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How to Talk to Children About War - Tips from a School Psychologist


teacher sitting with her students on the ground
Nina Bulajić, Bloom's Psychologist and Principal with her students

If we look back at the last five years, humanity has faced a series of global problems that have significantly affected the quality of life and mental health of children and adults. A pandemic, inflation, increases in crime and violence, conflicts, wars... Unfortunately, we live in very uncertain and unstable times in which it is challenging to find a glimmer of beauty; something that pushes us ahead and makes life easier. Each of us turns to what gives us strength and impetus to move forward: family, friends, hobbies, time for ourselves, travel, nature...


Despite these "small, safe world" we create, it is impossible to remain immune to the horrors of war that are happening in the world. Every day social networks, media, newspapers and websites report inhuman brutalities and crimes. Real and fake news appear as triggers, which - along with everyday life stressors - instigate feelings of fear, insecurity, anxiety, and create new or awaken repressed traumas.


If we ourselves have experienced the horrors of war, the need to protect our children, and maybe completely exclude them from these topics, is even stronger, because we ourselves are fighting with our own repressed demons. If this is also the case with you as parents: know that is this completely alright. In order to be able to have conversations with your children on the topic of war, you must first be prepared, both intellectually and emotionally, for that type of conversation. You are people, made of flesh and blood, with your own fears and worries and it's perfectly okay not to feel empowered or ready to have a conversation with your children. It is not easy to be a parent and balance all the roles and expectations placed before you. But it is certainly one of the most important roles - a priceless role. Give yourself the time and space you need.


However, keep in mind that, despite your best intentions and shielding measures, you cannot protect your children from everything. They are interacting with their peers, media and social networks, and a lot of information is reaching them. Therefore, it is our duty to provide them with accurate, truthful and age-appropriate information.


If you decide to have this conversation with your children, here are some tips that can be useful:


  1. These are very delicate topics, they require a lot of time and mental readiness for conversations like these. Don't rush the conversation if you're not ready. Don't let a sense of responsibility or pressure to do it as soon as possible put you in a position you're not ready for. Such a conversation can be counterproductive for both the child and you.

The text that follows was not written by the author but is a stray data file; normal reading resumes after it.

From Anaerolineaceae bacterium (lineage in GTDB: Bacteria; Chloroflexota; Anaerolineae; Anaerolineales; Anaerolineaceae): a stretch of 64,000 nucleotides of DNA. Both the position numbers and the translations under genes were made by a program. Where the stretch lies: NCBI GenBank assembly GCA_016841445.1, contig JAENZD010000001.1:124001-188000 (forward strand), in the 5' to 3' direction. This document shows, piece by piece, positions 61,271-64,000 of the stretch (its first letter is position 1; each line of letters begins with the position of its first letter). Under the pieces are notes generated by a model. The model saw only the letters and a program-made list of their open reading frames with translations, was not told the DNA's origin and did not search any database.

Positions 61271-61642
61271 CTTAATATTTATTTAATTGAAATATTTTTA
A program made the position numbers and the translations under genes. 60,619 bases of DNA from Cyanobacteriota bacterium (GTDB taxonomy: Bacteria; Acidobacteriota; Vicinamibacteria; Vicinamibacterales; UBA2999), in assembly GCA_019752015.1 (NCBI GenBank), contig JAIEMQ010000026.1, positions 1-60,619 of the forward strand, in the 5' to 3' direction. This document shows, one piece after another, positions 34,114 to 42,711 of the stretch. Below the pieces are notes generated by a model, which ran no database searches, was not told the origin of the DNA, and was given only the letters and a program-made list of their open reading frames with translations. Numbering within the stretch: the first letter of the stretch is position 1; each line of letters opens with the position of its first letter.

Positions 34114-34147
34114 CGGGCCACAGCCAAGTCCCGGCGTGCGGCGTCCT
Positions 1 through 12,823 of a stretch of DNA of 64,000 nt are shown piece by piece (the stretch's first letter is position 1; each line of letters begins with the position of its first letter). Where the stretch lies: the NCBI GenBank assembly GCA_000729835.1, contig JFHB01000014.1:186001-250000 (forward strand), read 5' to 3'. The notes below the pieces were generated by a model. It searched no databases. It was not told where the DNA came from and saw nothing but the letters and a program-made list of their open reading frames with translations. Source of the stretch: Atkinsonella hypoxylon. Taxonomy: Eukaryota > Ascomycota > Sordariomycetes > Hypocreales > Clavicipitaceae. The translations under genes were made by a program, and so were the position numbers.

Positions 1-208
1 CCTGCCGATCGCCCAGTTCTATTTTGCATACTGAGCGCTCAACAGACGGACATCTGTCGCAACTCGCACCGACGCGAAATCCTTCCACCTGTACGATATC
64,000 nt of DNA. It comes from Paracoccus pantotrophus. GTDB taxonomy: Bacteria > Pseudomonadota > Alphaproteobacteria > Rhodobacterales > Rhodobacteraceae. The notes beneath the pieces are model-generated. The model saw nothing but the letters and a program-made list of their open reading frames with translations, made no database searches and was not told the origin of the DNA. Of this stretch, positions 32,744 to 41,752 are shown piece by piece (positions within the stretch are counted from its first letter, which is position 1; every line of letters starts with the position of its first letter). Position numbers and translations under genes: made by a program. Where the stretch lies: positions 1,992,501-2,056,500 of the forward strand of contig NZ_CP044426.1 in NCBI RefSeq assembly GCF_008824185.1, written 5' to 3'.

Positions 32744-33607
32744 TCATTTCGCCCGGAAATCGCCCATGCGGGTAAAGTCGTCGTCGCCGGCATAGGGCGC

2. When it comes to wars and suffering, it is impossible to exclude emotions - we are human and it is natural that such events affect us all. In some stories, we recognize our own life and experience and identify with them, and experience them even more strongly. However, feelings are one thing and opinion is quite another. As if the tragedy of the events themselves was not enough, disinformation, as well as the impossibility of objective reporting, make the situation even more difficult. So we define wars as crimes against innocent civilians. More importantly, you should minimize content from the media, both for your and your children's well-being.

  3. A good start is to ask the children what they know and how they feel. Give them the space to ask questions. If you do not know the answer to a question, write it down and honestly say that you are not sure how to answer that question. Stick to verified information, without making assumptions and giving your own theories. Also, be careful not to over explain the situation or go into too much detail as this can unnecessarily increase anxiety.

  4. Take into account the child's age. Younger children may not understand what conflict or war means and require an age-appropriate explanation. Younger children may be content just to understand that sometimes countries fight. Older children will often be more concerned about talking about war because they tend to understand the dangers better than younger children.

  5. Focus on children's feelings, concerns and questions and let them know that restlessness, worry, fear (if they feel them) are natural. When we give children the opportunity to have an open and honest conversation about the things that worry them, in that way we create relief and a sense of security in them.

  6. Remind children that wars are not their problems to solve. They don't need to feel guilty about playing, seeing their friends and doing things that make them happy.

  7. Support children who want to help and contribute. Children who have the opportunity to help those affected by conflict can feel like they are part of the solution. Children can create fundraisers, send letters of support or draw pictures calling for peace.

  8. The conversation goes as far as they want, without forcing and calling children to express their opinion, if they are not ready for it.


“If you want to end war, then instead of sending weapons, send books. Instead of sending tanks, send pens. Instead of sending soldiers, send teachers.” - Malala Yousafzai

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